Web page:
(This module can actually do a lot more interesting things than that)

    A good place to look for more info on object oriented persistence is the POOP comparison website.

    -- #!/usr/bin/perl -w use strict;$;= ";Jtunsitr pa;ngo;t1h\$e;r. )p.e(r;ls ;h;a;c.k^e;rs ";$_=$;;do{$..=chop}while(chop);$_=$;;eval$.;
Re: Code factory
by blue_cowdawg (Monsignor) on Jul 08, 2003 at 22:12 UTC

    What I've standardized on for my database type applications is a series of object oriented modules that get extended by (for a lack of better term) child modules.

    The Data Object

    Let's start with the dataObj module. I mentioned in another thread that I keep my database and other generic information in another module and I'll hand wave that here.
    package dataObj;
    
    use dbConf;   # This module has the db connect info
    
    my $connected=0;
    
    
    # this rarely gets actually invoked.
    sub new { 
       my $proto=shift;
       my $class = ref($proto)|| $proto;
       my $self = { dbh=> undef,
                    sth=> undef
                  ... and other goodies
                  }
    
        bless $self,$class;
    
        $self->connect2db if not $connected; 
    
        return $self;
    }
    
    sub connect2db {
         my $self=shift;
         my $method=( $_[0] ? $_[0] : "oracle");
    
         my $config=new dbConfig($method);
    
         # The connectParms method of dbConfig returns an 
         # array with the DSN, LOGIN and PASSWORD info
         $self->{dbh} = DBI->connect($config->connectParms)
                or die "Could not connect " . $DBI::errstr;
    }
    
    sub prepare {
        my $self=shift;
        my $sql=shift;
    
        die "Preapre without connect!" if not $connected;
        $self->{sth}=$self->{dbh}->prepare($sql)
              or die "Could not prepare\n" . $sql . "\n"
                      . $self->{dbh}->errstr;
    }
    
    sub execute {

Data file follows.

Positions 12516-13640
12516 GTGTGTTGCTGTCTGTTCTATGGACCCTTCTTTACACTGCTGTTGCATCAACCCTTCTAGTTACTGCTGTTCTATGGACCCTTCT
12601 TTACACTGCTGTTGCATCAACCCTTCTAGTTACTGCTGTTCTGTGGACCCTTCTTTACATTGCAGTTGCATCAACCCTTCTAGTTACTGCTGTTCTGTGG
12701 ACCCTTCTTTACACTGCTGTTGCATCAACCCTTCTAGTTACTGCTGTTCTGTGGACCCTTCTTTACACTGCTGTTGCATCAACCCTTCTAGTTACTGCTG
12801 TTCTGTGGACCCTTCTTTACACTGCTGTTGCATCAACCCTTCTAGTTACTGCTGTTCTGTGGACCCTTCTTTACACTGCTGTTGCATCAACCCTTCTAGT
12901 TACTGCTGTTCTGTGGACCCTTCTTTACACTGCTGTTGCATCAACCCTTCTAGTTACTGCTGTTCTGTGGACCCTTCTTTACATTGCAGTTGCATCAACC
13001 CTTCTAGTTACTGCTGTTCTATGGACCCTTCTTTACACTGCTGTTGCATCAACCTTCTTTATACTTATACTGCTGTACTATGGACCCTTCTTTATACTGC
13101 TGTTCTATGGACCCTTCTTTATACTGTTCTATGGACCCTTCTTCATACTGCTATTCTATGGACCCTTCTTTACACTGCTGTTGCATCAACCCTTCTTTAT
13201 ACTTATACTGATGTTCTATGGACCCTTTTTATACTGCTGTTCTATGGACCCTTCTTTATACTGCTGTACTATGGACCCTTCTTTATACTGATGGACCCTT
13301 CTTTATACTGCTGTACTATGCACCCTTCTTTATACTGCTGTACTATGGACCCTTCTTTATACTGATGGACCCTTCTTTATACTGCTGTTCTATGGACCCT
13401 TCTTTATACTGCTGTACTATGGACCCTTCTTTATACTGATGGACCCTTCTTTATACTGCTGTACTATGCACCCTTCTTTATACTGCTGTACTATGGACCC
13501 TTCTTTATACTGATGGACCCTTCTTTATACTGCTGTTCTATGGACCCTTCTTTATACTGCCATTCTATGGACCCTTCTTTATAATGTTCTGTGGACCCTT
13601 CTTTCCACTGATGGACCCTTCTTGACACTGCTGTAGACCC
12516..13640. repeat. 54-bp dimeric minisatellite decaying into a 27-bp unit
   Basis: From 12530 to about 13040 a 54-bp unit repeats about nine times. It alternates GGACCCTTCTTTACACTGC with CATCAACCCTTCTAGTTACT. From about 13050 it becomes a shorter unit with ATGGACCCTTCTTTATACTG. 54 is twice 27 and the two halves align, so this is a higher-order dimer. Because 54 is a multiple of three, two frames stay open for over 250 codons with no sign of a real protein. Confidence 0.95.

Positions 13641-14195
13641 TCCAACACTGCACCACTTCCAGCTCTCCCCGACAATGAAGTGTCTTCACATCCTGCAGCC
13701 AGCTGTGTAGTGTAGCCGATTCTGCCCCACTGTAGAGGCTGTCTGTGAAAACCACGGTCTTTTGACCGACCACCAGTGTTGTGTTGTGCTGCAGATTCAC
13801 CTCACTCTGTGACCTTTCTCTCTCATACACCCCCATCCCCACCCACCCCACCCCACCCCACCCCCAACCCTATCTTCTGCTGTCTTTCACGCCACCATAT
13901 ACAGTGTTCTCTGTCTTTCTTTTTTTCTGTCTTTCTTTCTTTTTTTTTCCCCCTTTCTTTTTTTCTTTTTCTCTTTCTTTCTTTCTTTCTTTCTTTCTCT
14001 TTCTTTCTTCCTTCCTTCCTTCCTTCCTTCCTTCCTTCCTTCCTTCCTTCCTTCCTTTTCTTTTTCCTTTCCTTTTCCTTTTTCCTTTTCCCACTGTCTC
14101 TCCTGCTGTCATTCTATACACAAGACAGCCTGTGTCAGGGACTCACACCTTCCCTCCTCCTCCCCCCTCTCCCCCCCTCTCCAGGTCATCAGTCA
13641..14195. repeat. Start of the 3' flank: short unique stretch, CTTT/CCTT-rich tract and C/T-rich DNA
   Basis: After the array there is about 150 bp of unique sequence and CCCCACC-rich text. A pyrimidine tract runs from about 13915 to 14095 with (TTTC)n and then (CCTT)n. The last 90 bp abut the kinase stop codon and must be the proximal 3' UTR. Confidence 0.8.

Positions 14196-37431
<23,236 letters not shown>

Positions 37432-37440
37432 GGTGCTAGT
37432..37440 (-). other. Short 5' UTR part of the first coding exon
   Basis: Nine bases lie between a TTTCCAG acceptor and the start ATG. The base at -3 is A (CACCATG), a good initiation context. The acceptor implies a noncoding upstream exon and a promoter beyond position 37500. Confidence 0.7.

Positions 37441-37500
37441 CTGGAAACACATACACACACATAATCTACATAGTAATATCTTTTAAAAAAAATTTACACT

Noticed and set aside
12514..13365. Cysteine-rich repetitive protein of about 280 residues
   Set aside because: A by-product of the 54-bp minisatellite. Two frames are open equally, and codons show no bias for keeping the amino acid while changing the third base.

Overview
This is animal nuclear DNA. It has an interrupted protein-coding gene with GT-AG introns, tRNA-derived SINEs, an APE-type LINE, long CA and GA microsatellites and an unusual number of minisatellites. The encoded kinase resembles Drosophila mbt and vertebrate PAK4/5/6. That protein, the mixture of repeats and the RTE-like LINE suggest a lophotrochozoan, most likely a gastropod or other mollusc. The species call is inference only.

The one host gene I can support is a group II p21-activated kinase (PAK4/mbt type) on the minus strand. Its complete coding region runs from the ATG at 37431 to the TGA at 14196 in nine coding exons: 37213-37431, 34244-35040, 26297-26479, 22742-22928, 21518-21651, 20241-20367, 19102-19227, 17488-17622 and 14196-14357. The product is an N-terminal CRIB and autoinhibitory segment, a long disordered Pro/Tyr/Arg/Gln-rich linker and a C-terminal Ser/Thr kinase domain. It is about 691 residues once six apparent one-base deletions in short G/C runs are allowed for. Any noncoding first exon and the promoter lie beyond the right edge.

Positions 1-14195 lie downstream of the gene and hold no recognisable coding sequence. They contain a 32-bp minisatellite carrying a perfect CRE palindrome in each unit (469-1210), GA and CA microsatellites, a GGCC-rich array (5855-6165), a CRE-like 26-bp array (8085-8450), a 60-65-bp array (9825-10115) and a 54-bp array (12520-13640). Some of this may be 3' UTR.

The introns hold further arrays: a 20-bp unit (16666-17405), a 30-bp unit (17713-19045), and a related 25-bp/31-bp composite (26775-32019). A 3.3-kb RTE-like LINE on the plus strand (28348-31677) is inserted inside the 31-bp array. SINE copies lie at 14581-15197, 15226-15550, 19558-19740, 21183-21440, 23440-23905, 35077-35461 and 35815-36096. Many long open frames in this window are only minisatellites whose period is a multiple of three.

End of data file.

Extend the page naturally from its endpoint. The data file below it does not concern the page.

my $self=shift;
    
        return if not $self->{sth};
    
        $self->{sth}->execute(@_);
    }
    .... and so on...
    
    1;
    
    

    CAVEAT:The above code is just to get the idea across and is not to be considered prime time code

    I would then "overload" the module with the data object in question. Presumably I would put methods into the data object that deal with types and such intelligently

    Example:

    package dataObj::contactInfo;
    use vars qw/ @ISA /;
    use dataObj;
    @ISA=qq(dataObj);
    
    sub new {
        my $proto=shift;
        my $class=ref($proto)||$proto;
        my $self= {
                   name => undef,
                   email => undef
        };
    
         bless $self,$class;
    
         $self->connect2db("mysql1");
    
         return $self;
    }
    
    sub get_contact_by_name {
         my ($self,$name)=@_;
    
         return if not $name;
         $self->prepare("select email from contacts where name= ?");
         $self->execute($name);
         my $vals=$self->fetchrow_hashref
         ...blah...blah....blah...
    
    
    
    1;
    

    Hopefully you get the idea.


    Peter L. BergholdBrewer of Belgian Ales
    Peter@Berghold.Netwww.berghold.net
    Unix Professional
Re: Code factory
by Anonymous Monk on Jul 09, 2003 at 04:25 UTC
    I see a whole bunch of comments here on how to access data in various ways, but I think what you're really looking for is a good way to have most of the code automatically generated. What you're looking at can be generated dynamically using any of their methods, or you can write a script to analyze the MySQL tables for unique keys and generate the functions that need to grab data for these keys.